Shoe soles were the first thing I saw when I stepped into the hallway from the elevator lobby; peeking out from under a pair of jeans that led upward to fine threads of shining hair that had fallen haphazardly across her face. It was my very drunk and slumbering neighbor. Her head rested against her apartment door frame, the contents of her purse decorated the floor.
I poked her lightly with the tip of my boot to test for vital signs. She barely stirred but that equated to a definite sign of life for me. I tested her door handle, locked. I studied her strewn belongings, no key but sliding her purse to the left I spied at least two hundred dollars pinched in the center by a paper clip, such a tempting discovery. My mind flashed through a debate of ethics and conscience.
In the end I admonished myself out loud. Surprised by the swift shift from Good Samaritan to opportunistic thief, I literally shook my head to punctuate my refusal of the scheme then smirked openly as I realized I’d swiveled my foot – as if to crush a tiny devil into the ground in order to end the debate and move on.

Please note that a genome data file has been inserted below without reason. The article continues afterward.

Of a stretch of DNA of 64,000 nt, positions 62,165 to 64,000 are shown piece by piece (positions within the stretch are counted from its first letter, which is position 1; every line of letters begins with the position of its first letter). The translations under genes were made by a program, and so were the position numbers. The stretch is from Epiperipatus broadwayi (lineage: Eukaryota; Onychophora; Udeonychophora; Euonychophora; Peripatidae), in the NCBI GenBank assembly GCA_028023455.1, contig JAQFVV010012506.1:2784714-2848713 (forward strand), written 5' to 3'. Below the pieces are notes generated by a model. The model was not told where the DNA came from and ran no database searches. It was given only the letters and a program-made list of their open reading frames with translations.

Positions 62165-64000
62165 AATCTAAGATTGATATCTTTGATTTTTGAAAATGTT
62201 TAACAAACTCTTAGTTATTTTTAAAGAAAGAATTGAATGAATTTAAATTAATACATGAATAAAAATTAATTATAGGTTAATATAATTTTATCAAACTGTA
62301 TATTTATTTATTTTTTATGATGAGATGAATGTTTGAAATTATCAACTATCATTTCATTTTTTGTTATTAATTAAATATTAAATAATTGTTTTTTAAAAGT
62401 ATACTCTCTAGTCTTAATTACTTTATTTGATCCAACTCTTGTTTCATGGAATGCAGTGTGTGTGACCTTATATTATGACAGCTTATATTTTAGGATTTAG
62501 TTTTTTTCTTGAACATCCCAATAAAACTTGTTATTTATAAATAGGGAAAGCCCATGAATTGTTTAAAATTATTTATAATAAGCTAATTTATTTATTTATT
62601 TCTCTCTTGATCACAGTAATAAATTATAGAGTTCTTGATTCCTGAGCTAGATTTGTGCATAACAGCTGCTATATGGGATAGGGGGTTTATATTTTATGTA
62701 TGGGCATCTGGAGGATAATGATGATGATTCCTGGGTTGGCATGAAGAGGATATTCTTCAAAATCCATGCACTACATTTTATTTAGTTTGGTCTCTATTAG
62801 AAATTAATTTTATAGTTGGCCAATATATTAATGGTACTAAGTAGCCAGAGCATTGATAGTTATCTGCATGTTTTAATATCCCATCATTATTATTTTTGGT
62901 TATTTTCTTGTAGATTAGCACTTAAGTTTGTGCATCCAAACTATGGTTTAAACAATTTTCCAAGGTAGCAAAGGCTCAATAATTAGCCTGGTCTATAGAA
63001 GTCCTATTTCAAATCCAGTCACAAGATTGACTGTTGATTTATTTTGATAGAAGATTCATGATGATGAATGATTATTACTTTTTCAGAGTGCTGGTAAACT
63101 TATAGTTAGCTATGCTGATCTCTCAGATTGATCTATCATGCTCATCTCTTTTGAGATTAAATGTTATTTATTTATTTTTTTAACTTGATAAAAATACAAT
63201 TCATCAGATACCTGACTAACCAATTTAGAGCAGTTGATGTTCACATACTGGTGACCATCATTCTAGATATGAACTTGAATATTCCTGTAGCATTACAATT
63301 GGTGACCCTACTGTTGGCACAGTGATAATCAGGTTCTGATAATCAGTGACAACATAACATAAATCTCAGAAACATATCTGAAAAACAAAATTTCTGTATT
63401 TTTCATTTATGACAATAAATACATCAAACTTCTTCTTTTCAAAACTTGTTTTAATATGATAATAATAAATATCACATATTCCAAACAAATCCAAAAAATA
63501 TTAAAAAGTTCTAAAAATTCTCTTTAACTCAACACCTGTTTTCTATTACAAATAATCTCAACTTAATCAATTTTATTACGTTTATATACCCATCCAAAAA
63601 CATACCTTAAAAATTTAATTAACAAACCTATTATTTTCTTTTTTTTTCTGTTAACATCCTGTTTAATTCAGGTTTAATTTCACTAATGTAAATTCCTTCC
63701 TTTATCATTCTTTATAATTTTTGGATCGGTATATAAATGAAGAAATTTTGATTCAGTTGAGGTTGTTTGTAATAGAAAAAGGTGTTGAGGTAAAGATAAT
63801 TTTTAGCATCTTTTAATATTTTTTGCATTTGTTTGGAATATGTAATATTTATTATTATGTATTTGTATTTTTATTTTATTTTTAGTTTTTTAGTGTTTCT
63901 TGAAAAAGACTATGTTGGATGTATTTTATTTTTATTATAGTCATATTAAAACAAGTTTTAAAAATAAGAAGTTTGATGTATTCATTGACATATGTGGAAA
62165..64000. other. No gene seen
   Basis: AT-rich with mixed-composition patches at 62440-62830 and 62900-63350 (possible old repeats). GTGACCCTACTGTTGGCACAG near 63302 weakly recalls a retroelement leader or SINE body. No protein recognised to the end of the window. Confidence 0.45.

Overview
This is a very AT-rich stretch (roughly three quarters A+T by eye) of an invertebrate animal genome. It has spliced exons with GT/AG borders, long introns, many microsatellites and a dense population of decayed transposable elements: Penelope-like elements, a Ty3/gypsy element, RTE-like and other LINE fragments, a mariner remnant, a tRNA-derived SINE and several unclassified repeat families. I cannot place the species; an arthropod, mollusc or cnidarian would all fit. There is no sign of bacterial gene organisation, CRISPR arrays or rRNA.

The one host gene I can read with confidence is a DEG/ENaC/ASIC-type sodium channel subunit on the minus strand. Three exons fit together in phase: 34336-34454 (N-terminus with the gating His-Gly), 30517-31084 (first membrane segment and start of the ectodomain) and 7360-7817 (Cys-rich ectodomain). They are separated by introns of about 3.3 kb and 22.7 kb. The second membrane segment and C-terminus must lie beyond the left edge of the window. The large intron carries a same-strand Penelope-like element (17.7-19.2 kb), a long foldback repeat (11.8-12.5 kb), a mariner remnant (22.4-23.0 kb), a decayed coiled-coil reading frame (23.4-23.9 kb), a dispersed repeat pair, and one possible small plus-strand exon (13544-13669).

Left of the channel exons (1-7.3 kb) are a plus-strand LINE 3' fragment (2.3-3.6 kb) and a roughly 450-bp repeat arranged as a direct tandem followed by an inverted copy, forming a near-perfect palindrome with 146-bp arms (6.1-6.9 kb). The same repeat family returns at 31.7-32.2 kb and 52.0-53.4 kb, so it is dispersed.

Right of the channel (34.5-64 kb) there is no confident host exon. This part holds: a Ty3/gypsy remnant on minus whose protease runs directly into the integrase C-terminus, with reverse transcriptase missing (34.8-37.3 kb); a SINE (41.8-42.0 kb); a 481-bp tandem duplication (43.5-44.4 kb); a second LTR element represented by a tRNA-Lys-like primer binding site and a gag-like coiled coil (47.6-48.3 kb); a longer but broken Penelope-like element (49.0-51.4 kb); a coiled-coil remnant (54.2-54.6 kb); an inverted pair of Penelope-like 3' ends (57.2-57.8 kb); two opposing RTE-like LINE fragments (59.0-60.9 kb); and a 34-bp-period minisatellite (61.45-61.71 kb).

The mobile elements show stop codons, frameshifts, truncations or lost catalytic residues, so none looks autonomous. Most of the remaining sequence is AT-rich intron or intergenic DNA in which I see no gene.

15 minutes after locking my door behind me I heard a rattle, and then once again. Passing the front door on reconnaissance, I saw the handle twist and the door vibrated within the frame as something hit it, hard. My heart beat furiously against my chest. I crept to the peephole and spied a fishbowl version of the hall; my inebriated next-door neighbor (apparently she’d come-to) attempting to force her way into my apartment.
Vituperations and a mea culpa were exchanged through the door.
Finally she begged-off and slinked back to her own door where she repeatedly knock and mumbled tearful whines for entry.
An hour passed before she found a miracle; I heard the door open then slam shut. Silence fell across the 5th floor and I shuffled off to bed wondering if she’ll ever realize how close she came to getting pick-pocketed and what a difficult temptation she had offered that morning.